Porter walks with Trump, followed by Sen. Mike Lee. Photo: Chris Kleponis-Pool/Getty Images

Three sources with direct knowledge tell me White House Staff Secretary Rob Porter — regarded as one of the biggest brains in the building — has received overtures from major companies and organizations wanting to poach him from the Trump administration.

I'm told Porter has not yet seriously entertained an offer, and has made no decisions about his future. Top White House officials are keen to keep him in the building.

Porter has expressed an interest in playing a larger role in coordinating policy throughout the Trump administration.

  • Policymaking roles and responsibilities have been fractured across the administration thus far.
  • The most powerful policymaking group has been Gary Cohn's National Economic Council, and sources tell me the recent resignation of Cohn's deputy Jeremy Katz has been a bigger blow to the administration than many realize.
  • White House officials say the Domestic Policy Council, led by Andrew Bremberg, has been less effective. Bremberg's deputy Paul Winfree recently quit.

Porter is rare in the sense that he's close to people on both sides of the White House policy debate — he has a close working relationship with both Gary Cohn and Stephen Miller, for example. He's a lawyer with strong Capitol Hill connections and helps General Kelly control the paper flow to Trump's desk. Porter also presides over the weekly trade policy meetings in the Roosevelt Room.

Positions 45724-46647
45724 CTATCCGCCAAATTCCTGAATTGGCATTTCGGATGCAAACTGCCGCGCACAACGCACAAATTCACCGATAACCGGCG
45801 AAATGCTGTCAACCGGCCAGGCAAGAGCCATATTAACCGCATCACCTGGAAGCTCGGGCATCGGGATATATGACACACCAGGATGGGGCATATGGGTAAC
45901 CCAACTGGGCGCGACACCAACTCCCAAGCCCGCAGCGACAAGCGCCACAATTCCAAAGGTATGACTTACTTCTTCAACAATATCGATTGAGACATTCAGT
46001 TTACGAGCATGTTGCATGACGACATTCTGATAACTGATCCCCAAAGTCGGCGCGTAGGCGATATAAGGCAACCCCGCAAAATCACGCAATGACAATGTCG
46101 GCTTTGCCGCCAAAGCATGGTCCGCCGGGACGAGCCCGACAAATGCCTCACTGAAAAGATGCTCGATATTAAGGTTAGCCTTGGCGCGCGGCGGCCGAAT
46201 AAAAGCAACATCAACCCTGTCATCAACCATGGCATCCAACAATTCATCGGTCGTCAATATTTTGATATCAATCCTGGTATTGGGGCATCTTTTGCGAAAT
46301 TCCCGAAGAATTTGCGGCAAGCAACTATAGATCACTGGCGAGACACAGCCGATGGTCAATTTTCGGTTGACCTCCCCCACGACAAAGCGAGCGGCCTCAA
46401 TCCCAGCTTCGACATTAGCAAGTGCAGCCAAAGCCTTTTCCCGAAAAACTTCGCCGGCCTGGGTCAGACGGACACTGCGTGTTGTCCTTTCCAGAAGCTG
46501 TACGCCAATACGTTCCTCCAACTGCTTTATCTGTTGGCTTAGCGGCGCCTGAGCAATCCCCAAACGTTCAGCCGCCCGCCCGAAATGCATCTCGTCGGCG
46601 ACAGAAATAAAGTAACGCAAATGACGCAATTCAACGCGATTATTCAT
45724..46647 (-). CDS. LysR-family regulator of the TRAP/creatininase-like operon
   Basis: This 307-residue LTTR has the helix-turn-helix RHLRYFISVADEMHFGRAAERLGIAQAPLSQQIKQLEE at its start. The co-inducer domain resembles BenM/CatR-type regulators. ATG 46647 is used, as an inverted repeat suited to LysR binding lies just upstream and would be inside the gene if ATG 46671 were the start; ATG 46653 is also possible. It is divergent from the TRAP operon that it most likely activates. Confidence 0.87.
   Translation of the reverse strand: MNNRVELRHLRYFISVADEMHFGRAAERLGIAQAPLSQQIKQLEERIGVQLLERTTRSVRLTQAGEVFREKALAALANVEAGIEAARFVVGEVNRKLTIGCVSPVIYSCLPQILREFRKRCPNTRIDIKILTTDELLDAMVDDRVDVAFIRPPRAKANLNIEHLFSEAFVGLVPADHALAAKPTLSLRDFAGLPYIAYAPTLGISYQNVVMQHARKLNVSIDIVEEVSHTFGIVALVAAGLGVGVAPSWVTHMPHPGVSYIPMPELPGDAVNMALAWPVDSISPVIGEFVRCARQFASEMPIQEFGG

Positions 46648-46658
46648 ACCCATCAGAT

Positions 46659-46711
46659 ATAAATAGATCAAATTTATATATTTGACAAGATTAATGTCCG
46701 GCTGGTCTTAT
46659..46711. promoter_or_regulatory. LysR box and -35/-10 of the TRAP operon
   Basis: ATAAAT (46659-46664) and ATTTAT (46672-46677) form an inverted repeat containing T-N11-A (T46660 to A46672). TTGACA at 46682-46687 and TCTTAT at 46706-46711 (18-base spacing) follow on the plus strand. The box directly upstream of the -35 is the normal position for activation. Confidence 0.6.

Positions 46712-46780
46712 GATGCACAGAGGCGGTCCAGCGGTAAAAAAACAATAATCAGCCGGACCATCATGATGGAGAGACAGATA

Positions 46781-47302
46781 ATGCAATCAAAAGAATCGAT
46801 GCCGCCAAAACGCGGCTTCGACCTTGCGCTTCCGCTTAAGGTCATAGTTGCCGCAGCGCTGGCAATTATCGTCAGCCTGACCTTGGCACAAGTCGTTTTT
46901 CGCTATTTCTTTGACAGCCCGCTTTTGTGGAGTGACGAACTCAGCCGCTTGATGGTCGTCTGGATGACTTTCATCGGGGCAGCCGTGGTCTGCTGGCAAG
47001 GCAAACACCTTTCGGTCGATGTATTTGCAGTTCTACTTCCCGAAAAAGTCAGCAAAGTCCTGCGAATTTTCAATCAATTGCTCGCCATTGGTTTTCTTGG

Go deeper

"Not enough": Protesters react to no murder charges in Breonna Taylor case

A grand jury has indicted Brett Hankison, one of the Louisville police officers who entered Breonna Taylor's home in March, on three counts of wanton endangerment for firing shots blindly into neighboring apartments.

The state of play: Angering protesters, the grand jury did not indict any of the three officers involved in the botched drug raid on homicide or manslaughter charges related to the death of Taylor.

Dave Lawler, author of World
Updated 31 mins ago - World

U.S. no longer recognizes Lukashenko as legitimate president of Belarus

Lukashenko at his secret inauguration. Photo: Andrei Stasevich/BELTA/AFP via Getty Images

The U.S. no longer recognizes Aleksandr Lukashenko as the legitimate president of Belarus, the State Department said in a statement on Wednesday.

Why it matters: Lukashenko has clung to power with the support of Russia amid seven weeks of protests that have followed a blatantly rigged election. Fresh protests broke out Wednesday evening in Minsk after it emerged that Lukashenko had held a secret inauguration ceremony.

Updated 2 hours ago - Politics & Policy

Coronavirus dashboard

Illustration: Sarah Grillo/Axios

  1. Global: Total confirmed cases as of 4:30 p.m. ET: 31,735,542 — Total deaths: 973,443 Total recoveries: 21,798,488Map.
  2. U.S.: Total confirmed cases as of 4:30 p.m. ET: 6,925,840 — Total deaths: 201,617 — Total recoveries: 2,646,959 — Total tests: 96,612,436Map.
  3. Health: CDC director says over 90% of Americans have not yet been exposed to coronavirus — Supply shortages continue to plague testing.
  4. Politics: Poll: 51% of Republicans trust Trump on coronavirus more than the CDC.
  5. Vaccines: Johnson & Johnson begins large phase 3 trial — The FDA plans to toughen standards.
  6. Sports: Less travel is causing the NBA to see better basketball.

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